State Bank of India (SBI) has recently raised interest rates by 15-100 basis points (bps) on various maturities on both domestic retail deposits, and bulk deposits with effect from December 13.
SBI is offering a peak deposit rate of 6.75 per cent for retail deposits on two buckets — one year to less than two years and two years to less than three years.
For two years to less than a three-year bucket, deposit rates were increased by 50 bps. For one year to less than two-year category, the rate increase was 65 bps to 6.75 per cent.
The bank said it would pay 4.25 per cent for 7-45 days bulk deposits, up from 3.5 per cent. In bulk deposits, one year to less than two years will now attract a rate of 6.5 per cent, up from 6 per cent.
Two years to less than three years will have a 5.75 per cent rate as against the old 5.25 per cent. The rates for three years to less than five years are also 5.75 per cent (5.25 per cent old).
PSB executives said the liquidity was tight and if SBI was facing a challenge, medium and small lenders were in a much more tough situation. This will trigger upward rate revision by banks in the current and next quarter (Q4FY23).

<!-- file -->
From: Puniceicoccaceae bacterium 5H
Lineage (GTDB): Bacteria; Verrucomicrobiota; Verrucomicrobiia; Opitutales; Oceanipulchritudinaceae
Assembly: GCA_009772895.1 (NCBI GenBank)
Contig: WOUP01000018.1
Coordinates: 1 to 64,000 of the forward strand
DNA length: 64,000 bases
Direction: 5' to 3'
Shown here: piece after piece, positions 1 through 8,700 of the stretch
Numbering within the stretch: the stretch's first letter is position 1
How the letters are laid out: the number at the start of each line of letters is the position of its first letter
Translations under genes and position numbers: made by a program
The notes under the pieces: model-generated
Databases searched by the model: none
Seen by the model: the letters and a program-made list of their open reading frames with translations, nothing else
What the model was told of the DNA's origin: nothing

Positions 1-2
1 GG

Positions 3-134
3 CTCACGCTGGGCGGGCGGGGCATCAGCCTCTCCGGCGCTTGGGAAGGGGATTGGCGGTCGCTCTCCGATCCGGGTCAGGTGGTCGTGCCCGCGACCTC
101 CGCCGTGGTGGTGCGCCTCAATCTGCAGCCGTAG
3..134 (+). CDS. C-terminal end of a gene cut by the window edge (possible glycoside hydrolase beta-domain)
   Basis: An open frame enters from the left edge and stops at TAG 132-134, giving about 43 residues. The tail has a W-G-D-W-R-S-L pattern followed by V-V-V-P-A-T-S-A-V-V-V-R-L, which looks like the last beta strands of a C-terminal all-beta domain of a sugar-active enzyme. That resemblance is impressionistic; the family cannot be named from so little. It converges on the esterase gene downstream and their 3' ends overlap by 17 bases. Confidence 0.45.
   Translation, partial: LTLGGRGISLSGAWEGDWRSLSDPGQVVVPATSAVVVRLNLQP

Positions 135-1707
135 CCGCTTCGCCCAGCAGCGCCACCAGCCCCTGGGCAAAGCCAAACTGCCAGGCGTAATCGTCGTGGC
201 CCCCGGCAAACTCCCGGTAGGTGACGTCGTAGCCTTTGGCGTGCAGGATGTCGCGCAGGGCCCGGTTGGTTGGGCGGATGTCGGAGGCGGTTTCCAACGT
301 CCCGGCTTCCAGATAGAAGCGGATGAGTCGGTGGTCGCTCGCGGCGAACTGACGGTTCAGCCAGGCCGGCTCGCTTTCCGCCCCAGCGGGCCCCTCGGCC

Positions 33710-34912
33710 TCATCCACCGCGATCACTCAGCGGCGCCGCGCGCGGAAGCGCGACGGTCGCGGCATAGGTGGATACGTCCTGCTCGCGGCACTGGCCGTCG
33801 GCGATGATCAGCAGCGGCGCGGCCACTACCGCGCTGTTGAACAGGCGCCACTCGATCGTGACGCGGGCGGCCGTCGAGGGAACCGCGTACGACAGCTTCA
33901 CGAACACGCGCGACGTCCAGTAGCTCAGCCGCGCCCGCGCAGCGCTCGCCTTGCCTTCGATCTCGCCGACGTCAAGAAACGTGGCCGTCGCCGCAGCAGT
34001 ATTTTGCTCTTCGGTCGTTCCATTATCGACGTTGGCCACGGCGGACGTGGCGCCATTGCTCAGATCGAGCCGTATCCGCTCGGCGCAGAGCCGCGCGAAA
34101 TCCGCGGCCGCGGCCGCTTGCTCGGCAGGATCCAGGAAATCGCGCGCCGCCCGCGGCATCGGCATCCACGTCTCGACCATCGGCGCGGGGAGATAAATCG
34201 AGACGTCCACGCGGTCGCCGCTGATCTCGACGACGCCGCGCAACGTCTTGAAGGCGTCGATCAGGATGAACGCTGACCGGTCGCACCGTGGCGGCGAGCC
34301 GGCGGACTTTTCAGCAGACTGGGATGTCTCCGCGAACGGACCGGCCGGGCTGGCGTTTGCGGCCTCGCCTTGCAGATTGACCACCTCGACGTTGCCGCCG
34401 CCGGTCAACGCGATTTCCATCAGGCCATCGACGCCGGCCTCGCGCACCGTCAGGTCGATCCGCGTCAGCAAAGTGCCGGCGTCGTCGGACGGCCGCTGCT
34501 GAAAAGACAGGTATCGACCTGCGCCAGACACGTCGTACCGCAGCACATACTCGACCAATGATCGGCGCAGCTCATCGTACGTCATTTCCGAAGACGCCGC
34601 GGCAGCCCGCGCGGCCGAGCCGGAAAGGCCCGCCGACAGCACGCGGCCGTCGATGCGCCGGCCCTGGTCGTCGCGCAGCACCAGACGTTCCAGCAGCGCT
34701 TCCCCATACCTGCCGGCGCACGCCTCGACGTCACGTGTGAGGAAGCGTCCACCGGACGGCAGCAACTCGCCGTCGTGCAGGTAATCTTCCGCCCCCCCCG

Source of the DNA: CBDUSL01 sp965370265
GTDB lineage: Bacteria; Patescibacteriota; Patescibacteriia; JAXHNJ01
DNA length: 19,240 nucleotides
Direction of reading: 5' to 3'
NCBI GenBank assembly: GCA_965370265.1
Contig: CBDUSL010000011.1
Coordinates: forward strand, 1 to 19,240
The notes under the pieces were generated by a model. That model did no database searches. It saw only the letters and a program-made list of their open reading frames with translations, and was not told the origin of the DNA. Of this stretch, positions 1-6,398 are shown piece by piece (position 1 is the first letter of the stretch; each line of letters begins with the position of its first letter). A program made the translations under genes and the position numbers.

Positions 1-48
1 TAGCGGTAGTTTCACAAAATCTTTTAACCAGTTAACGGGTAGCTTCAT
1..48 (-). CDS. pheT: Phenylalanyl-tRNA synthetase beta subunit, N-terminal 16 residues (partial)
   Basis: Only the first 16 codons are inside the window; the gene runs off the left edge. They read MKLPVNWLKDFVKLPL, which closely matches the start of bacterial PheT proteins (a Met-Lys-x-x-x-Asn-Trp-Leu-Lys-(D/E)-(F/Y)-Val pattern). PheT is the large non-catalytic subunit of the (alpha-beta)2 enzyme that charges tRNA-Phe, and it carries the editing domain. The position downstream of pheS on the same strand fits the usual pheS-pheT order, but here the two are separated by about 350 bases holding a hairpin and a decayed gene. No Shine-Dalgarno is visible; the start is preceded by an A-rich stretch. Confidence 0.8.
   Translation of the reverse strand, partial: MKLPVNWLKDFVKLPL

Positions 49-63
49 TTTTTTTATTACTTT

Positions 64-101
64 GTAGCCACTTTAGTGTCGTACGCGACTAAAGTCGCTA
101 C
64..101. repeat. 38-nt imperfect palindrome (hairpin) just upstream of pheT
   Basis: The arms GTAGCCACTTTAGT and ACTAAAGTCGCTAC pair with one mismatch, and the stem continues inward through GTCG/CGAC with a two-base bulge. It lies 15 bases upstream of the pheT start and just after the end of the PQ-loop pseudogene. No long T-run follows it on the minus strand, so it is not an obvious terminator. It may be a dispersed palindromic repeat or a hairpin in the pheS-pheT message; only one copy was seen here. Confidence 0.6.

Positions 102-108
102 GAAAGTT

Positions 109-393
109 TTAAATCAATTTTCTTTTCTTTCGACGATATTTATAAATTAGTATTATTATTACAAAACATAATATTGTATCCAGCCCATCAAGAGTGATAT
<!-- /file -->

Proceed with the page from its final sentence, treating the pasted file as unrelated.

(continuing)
Bankers said the widening gap between credit growth and deposits deposit growth has pushed banks to increase interest rates on deposits. Banks have also stepped up efforts across branch networks and digital platforms for mobilising resources.
According to Reserve Bank of India (RBI) data, banking systems deposits stood at ₹172.9 trillion on November 18, registering 9.6 per cent growth year-on-year (YoY). The outstanding credit stood at ₹129.47 trillion, registering 17.2 per cent YoY growth.
Meanwhile, in absolute terms, bank deposits have increased by ₹15.2 trillion over the past 12 months. The credit has expanded by ₹18.98 trillion in the same period.
Last week, the RBI increased the policy repo rate by 35 bps to 225 bps. In the post-policy interaction with researchers, RBI Governor Shaktikanta Das alluded to the fact that deposits were growing at a higher base while credit growth in the previous year was low.
“During the whole period of the pandemic or even last year, there was hardly any credit growth which was about 5 per cent, 6 per cent or so, low base, but deposit growth had picked up in the first two years of the pandemic. Whatever is now happening based on the deposit side, the growth has to be seen in the context of the base effect” Das said.